All right, I’m going to attempt to recap my experiences at ALA Midwinter last week. This was my first time at Midwinter, although I attended ALA Annual two years ago.
My plan was to drive up from Indianapolis on Friday. Even though I woke up with a cold, I did manage to get to Chicago around 4:30. I had been nervous about the fact that it’s such a big city and the hotel is right in the middle. Fortunately, I managed to time it so I didn’t hit rush hour, and the worst part was trying to find a place to park. (I later discovered that all the parking garages I thought were close just have doors that shut automatically.) I got settled at the hotel and went down to try to get to the conference. One shuttle pulled off just as I got there and the next one was completely full before I could get on! It was quite a long line, but fortunately this never happened to me again. Funny moment: while standing in line, I was chatting with the person next to me and said, “Well, at least it’s not too cold,” which from my point of view it wasn’t. Apparently, they disagreed.
Eventually I got there and checked in at the conference. I decided to look at the exhibits briefly and ended up meeting up with Brandy! I picked up a couple of ARCs, but it was too busy and I was too tired to spend much time there. Brandy and I had been planning to have dinner at a Noodles & Co. that was near my hotel, which was a nice low-stress thing for the first night. After that, I went straight back to the hotel and pretty much crashed.
There were a few things I had been possibly interested in attending in the morning, but I opted to sleep in a bit, because colds are the worst. I ended up walking over to Argo tea for breakfast. Quiche and really good chai.
The first thing I went to on Saturday ended up being “YALSA Trends Impacting YA Services: Designing the library of the future for & with teens”. This was a program I thought would be relevant to my job and was hoping would be interesting and inspiring. It was definitely thought-provoking, and I liked several of the principles, but I didn’t myself find the details translated well into other situations. Of course it would be great to have teens and tweens invested and helping plan programs, but it’s not going to be every library’s reality. The ideas also seemed very education focused and for a lot of the kids that we see regularly when they come in after school, more education is not at all what they want. I wish I had been able to stay for the discussion and question part of the talk, because my hesitations might have been addressed.
Next, I headed up to the Macmillan/Tor Teen Book Buzz event, and eventually connected with Jenny. I was expecting to be really interested in the Tor titles because, well, Tor. But I ended up being far more interested in what MacMillan was putting out. (All the Rage, Delicate Monsters, Bet Your Life–it sounds like they have a really strong line-up.) Also, I found out that apparently Lovecraftian YA is a thing, which I really am not excited about.
I did duck into the Ignite session, hoping to catch Angie Manfredi’s 20 Diverse Titles booktalk. Alas, I was a little bit too late and walked in to a discussion of library website layout. Sigh. There was a look at diverse comics which was interesting, but I am sad I missed out on the booktalk.
I ate a sandwich I bought in the morning (I recommend this for lunches, since everything is expensive and the lines are long at the actual convention center). And then Brandy and I met up and managed to find the BFYA teen feedback session. This was simultaneously a great experience and a really frustrating one. The teens themselves were awesome–I love how willing they are to just say that they hated a book. There were several who were super articulate and thoughtful. And I have a lot of thoughts about how many of these teen girls LOVED Jenny Han’s To All the Boys I’ve Loved Before, and why this totally validates my thoughts on that book. But the format of the session was really annoying: apparently in the past, the teens have been asked to choose one title per page of the list. This time the adult moderator literally went through EVERY SINGE TITLE. I left about 10 minutes after the session was supposed to have ended and they still hadn’t reached the Js. I had problems with this for a few reasons: 1) it seems really disrespectful to the teens and their adults to have them prepare for all of these books and then not even get to 3/4 of them and 2) it meant that a lot of time was taken up with teens saying the same things. I know that the possibility of getting through the whole list is slim to none anyway, but again, 3/4 of the list was left. All in all, this is a great event, but the people organizing it fell down on the job this year.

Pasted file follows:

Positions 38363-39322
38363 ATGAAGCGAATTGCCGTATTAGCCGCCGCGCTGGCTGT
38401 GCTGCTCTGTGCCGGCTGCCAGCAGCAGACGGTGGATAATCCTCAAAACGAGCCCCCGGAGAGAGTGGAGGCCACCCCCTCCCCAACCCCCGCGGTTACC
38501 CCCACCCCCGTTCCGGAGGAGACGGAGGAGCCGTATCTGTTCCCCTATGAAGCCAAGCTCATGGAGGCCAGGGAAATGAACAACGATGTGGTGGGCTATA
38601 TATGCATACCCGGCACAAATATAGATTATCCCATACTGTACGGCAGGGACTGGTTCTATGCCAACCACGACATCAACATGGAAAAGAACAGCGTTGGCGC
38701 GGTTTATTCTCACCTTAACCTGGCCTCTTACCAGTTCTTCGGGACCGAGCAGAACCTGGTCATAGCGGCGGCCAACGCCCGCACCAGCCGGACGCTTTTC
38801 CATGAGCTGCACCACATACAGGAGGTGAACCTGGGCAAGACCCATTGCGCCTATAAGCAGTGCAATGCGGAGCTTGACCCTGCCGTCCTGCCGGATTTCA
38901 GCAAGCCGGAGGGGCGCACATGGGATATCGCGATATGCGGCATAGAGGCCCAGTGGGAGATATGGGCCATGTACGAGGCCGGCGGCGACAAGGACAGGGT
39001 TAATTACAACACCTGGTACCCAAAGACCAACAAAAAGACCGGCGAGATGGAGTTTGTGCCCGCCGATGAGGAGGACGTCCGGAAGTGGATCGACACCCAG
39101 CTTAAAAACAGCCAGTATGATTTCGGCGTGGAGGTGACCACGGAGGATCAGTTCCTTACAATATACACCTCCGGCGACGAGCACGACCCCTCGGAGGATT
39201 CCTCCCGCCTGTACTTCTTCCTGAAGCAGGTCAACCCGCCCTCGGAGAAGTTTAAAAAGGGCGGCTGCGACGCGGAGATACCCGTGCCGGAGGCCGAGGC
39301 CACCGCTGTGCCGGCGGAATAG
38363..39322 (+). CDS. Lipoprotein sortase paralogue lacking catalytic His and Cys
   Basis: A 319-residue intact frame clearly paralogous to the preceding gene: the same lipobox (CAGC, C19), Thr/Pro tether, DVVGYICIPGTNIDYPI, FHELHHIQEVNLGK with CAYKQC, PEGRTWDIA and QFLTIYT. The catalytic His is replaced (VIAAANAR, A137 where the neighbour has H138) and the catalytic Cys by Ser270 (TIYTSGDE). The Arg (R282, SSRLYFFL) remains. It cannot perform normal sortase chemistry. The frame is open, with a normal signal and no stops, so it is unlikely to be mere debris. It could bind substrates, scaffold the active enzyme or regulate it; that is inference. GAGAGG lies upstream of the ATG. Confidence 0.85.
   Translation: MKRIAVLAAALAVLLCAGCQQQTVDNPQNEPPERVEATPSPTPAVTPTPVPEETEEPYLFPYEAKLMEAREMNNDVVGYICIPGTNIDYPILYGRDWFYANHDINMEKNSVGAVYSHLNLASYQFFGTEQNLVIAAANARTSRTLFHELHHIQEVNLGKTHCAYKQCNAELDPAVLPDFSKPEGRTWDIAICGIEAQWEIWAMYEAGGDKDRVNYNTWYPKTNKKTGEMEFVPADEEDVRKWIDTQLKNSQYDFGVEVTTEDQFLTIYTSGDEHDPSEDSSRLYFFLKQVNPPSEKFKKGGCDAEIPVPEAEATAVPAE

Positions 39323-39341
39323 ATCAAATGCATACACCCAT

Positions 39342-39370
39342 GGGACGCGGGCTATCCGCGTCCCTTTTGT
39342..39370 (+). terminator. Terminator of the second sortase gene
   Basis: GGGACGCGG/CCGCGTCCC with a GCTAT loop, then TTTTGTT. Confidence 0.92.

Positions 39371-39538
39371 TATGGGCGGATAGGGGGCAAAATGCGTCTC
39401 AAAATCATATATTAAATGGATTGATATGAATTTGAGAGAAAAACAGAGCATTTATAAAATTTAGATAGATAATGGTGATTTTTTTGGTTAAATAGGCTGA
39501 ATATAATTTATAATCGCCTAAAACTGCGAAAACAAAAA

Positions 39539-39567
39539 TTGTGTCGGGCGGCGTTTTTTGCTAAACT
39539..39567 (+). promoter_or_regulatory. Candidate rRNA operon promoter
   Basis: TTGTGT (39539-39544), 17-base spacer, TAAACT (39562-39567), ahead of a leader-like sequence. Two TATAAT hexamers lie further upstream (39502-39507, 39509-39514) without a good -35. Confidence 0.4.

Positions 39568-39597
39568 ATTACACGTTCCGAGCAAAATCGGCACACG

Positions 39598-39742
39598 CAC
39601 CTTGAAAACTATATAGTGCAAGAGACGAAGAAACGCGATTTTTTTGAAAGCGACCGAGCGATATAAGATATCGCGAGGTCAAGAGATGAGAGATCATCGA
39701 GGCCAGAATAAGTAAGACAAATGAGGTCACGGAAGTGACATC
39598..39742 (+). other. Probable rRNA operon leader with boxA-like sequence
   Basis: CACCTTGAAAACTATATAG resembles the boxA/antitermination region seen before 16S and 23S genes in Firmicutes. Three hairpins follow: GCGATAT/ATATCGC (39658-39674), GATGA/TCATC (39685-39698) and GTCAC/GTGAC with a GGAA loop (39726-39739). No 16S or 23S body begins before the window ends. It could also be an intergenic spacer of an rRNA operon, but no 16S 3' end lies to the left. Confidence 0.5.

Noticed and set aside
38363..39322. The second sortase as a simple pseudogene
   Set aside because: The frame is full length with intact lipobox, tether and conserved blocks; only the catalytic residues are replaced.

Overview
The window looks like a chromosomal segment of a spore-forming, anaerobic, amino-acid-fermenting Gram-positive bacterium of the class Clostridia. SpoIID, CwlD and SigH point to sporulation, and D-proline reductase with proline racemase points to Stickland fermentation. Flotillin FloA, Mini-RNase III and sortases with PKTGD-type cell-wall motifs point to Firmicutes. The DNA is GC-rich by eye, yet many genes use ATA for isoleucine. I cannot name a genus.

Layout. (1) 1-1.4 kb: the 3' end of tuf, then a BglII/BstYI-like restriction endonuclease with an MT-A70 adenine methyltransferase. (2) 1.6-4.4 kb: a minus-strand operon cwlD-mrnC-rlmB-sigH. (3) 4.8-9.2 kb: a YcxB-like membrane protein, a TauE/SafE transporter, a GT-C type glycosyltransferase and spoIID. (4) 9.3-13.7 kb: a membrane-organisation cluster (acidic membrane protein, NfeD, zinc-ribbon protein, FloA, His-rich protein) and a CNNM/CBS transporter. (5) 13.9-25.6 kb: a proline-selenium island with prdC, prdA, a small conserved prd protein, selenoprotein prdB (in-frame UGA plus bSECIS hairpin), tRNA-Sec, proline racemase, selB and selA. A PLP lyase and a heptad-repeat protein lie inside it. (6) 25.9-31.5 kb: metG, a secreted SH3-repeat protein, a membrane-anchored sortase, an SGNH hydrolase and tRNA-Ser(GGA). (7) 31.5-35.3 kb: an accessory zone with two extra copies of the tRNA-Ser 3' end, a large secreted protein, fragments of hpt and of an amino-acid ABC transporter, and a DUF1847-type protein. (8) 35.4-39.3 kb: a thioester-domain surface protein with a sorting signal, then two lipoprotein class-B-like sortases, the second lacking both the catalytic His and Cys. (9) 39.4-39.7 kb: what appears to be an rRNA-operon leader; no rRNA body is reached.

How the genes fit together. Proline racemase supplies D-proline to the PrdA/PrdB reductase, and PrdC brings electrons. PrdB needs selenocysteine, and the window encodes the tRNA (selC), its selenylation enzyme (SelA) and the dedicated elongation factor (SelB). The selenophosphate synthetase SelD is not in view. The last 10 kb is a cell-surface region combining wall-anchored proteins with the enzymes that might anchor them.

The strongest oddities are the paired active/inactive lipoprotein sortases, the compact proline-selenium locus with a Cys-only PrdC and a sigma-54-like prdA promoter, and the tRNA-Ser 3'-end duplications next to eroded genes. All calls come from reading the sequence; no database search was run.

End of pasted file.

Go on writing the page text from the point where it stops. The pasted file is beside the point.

Because that session had gone over (and was still going when I left), I was late to the next thing, which was another Book Buzz–HarperCollins (which I completely missed), Disney-Hyperion, and Bloosmbury. Disney-Hyperion is such an interesting imprint to me because they have such a mix of really commercial titles and some very thoughtful ones. Takeaway titles from this session for me: Watch the Sky, Black Dove, White Raven, the last Clementine book, Shadows of Sherwood, Women Who Broke the Rules, The Devil You Know (new Trish Doller!). Also apparently a retelling of The Princess and the Pea, which I have questions about.
At this point, I was feeling really terrible, so I went back to my hotel and rested for awhile. I managed to get myself up and get pizza (spinach artichoke feta, SO GOOD). One of the weirder experiences ever was sitting in Giordano’s eating and having “The Hanging Tree”–you know, the song from Mockingjay–come on the music station they were playing. Anyway, after I got food, I went straight back to the hotel and bed.